Myroslava Gongadze, Ukrainian journalist, wins the 2023 Inamori Ethics Prize


Courtesy of Dmytro Savchuk

Journalist and human rights activist Myroslava Gongadze is the newest recipient of the Inamori Ethics Prize for her work fighting corruption within the Ukranian government in the 1990s.

Sarah Karkoff, Staff Writer

Myroslava Gongadze is the latest winner of the Inamori Ethics Prize, bestowed by the Inamori Center for Ethics and Excellence here at Case Western Reserve University. Past winners include LeVar Burton and Judge Silvia Fernández de Gurmendi.

The Inamori Ethics Prize, named after Dr. Kazuo Inamori, was created to honor special individuals who exemplify the concepts of ethics and leadership on an international scale. As Dr. Inamori has stated, “People have no higher calling than to serve the greater good of humankind and society.” The Inamori Ethics Prize seeks to honor this belief by uplifting and encouraging leaders who work to better humankind.

Gongadze, a Ukrainian human rights activist and journalist, has lived in the United States with her children since 2001 after being granted political asylum following the assassination of her husband, a fellow reporter. In the 1990s, Gongadze and her husband were important voices against the corruption within President Leonid Kuchma’s administration. Since 2004, Gongadze has worked with Voice of America where she continued to uncover the injustices of Kuchma and to bring justice to her husband. His death, and Gongadze’s ensuing work, were an important catalyst in the Orange Revolution of 2004. The revolution resulted in a change of power within Ukraine to Viktor Yuschenko, who served as president from 2005 to 2010.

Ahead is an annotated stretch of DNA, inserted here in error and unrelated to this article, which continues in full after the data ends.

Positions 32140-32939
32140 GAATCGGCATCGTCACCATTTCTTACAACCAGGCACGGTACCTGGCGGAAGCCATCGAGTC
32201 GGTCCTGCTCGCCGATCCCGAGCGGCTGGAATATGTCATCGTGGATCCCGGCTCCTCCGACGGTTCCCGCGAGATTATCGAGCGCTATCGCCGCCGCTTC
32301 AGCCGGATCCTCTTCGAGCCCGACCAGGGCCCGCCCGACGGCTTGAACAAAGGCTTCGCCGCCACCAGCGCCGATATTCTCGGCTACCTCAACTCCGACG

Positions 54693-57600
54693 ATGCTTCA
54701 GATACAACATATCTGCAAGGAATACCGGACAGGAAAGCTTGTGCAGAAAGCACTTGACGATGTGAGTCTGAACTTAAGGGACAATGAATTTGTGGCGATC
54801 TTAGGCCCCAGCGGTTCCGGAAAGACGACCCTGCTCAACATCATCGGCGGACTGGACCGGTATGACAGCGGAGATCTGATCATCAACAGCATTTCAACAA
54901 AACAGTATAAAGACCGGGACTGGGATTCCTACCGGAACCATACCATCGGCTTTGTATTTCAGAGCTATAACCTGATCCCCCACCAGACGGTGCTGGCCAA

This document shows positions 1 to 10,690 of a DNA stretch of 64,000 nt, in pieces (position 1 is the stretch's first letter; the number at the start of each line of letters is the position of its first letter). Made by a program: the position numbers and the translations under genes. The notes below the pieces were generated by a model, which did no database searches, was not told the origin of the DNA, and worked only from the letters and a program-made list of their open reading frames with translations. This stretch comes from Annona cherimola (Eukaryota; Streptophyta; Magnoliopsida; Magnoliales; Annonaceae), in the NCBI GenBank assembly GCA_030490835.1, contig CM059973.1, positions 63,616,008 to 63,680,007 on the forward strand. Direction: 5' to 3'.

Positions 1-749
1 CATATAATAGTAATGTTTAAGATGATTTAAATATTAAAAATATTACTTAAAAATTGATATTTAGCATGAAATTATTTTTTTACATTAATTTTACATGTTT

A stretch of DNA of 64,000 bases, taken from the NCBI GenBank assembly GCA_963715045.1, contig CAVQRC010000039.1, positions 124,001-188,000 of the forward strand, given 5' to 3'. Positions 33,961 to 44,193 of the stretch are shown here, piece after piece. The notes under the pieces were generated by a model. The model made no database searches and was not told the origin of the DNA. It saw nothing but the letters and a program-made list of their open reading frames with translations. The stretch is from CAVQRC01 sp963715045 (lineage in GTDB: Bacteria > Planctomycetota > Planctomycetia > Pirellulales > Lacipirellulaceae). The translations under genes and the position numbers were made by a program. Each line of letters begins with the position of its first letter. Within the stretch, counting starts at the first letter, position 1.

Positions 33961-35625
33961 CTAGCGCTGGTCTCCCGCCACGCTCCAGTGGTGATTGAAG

In regards to Gongadze, provost Ben Vinson III has stated “[Her] efforts and advocacy to find justice for her husband and for freedom in Ukraine demonstrate her leadership and influence as a free-press and human-rights advocate.”

Previously, Gongadze was a Neiman Foundation Fellow at Harvard University as well as a Reagan-Fascell Democracy Fellow at George Washington University. Her work has been published in The Wall Street Journal, The Washington Post, the Journal of Democracy and a number of Ukrainian publications. Currently, Gongadze is the Eastern Europe chief of Voice of America. Despite living in the United States, she is often in her home country of Ukraine in order to report on the Russian invasion. 

In the words of Dr. Inamori himself, “Serve humankind through ethical deeds rather than actions based on self-interest and selfish desires.”

She is set to receive her award this upcoming September.